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Fact and Fiction
The final installment in the nine-movie “Star Wars” saga is set to open in theaters this week. Reports say the budget for production, marketing, and distribution will top 300 million dollars. And the movie is almost certain to rake in more than a billion dollars at the box office.
That’s about what it cost to build, launch, and operate the most recent American mission to Mars. InSight is designed to learn more about the planet’s interior by listening for marsquakes, and by measuring temperatures — which it’s had some trouble with.
Over the last few years, the price of a blockbuster movie has been creeping closer to the cost of sending a spacecraft to Mars or the Moon. A 2016 European Mars lander, for example, cost about the same as the 2012 movie “John Carter,” which was set on Mars. Both of them failed. And a companion orbiter cost about as much as “The Last Jedi.”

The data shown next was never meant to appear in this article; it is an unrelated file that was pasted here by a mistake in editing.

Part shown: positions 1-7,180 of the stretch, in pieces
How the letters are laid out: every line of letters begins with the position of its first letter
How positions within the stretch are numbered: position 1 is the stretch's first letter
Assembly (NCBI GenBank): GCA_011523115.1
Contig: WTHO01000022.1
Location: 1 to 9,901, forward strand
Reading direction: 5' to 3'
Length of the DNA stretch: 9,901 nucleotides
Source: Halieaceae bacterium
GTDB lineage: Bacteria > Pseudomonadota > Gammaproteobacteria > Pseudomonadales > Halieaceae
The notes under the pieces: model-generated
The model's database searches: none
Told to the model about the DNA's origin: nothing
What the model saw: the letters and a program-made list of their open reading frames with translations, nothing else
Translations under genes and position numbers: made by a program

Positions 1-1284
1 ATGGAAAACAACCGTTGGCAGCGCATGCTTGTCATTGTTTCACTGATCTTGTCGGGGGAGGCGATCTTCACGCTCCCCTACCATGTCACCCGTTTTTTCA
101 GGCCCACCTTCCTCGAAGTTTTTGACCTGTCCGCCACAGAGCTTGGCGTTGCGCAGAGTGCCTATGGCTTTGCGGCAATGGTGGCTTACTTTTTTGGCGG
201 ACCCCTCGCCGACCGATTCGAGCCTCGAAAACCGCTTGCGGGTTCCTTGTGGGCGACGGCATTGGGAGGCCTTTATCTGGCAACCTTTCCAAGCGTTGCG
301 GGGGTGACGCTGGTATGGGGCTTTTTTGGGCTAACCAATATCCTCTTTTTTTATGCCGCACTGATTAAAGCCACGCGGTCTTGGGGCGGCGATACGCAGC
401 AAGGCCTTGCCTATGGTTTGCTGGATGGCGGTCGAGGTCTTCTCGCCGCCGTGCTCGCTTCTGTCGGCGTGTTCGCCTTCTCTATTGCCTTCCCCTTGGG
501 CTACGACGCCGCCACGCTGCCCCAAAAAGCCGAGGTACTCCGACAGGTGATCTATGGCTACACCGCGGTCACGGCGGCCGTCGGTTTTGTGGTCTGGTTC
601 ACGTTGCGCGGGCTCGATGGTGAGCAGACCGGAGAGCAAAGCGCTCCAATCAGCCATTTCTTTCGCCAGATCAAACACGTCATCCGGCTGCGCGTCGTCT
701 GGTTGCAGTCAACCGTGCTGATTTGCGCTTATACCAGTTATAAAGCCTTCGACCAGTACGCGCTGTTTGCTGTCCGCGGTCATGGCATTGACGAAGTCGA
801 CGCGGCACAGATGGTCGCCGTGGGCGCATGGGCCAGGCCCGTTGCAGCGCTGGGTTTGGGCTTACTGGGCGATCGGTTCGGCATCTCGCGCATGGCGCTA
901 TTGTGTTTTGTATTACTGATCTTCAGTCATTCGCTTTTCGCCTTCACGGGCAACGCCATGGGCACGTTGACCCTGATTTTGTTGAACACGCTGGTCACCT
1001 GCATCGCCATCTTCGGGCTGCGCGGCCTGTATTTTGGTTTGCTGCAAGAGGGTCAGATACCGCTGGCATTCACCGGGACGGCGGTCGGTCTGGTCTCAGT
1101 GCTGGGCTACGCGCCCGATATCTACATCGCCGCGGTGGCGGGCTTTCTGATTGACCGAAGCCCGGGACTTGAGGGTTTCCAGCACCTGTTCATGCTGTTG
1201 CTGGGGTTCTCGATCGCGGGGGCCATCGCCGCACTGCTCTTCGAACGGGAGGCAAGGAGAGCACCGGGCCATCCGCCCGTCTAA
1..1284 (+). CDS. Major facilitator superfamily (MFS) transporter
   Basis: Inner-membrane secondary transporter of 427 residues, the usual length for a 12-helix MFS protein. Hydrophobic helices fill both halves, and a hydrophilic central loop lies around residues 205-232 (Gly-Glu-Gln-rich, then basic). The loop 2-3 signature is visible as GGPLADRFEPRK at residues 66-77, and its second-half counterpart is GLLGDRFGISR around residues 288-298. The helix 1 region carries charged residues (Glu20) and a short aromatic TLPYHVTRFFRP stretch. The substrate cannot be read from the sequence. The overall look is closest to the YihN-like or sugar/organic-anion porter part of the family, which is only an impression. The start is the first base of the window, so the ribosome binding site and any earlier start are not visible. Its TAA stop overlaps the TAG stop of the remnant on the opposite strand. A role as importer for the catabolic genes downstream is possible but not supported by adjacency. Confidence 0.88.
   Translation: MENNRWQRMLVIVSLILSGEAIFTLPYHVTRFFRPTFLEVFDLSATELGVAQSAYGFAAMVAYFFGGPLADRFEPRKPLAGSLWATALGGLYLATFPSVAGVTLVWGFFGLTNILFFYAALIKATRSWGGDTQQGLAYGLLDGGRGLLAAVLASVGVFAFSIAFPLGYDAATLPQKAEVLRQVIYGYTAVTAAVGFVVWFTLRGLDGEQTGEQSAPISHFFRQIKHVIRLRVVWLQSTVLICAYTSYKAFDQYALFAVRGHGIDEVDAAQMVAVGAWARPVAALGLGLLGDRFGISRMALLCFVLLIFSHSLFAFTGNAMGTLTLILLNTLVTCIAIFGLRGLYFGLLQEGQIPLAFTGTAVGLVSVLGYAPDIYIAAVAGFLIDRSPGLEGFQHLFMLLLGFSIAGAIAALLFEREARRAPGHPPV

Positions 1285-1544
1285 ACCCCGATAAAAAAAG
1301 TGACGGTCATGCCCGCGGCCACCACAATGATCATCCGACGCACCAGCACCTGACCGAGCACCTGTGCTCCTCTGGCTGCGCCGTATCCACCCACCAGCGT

And when you consider the amount of money many films earn at the box office, the comparisons are even more staggering. The $630 million brought in worldwide by “The Martian” could just about have covered the entire budget of MAVEN, a Mars orbiter.
Smaller spacecraft and commercial competition could reduce the costs of missions in the years ahead. And better technology should make it possible to provide better views from solar system explorers. So someday, a high-def livestream from the surface of Mars itself might cost less than a fictional view in a theater.
Script by Damond Benningfield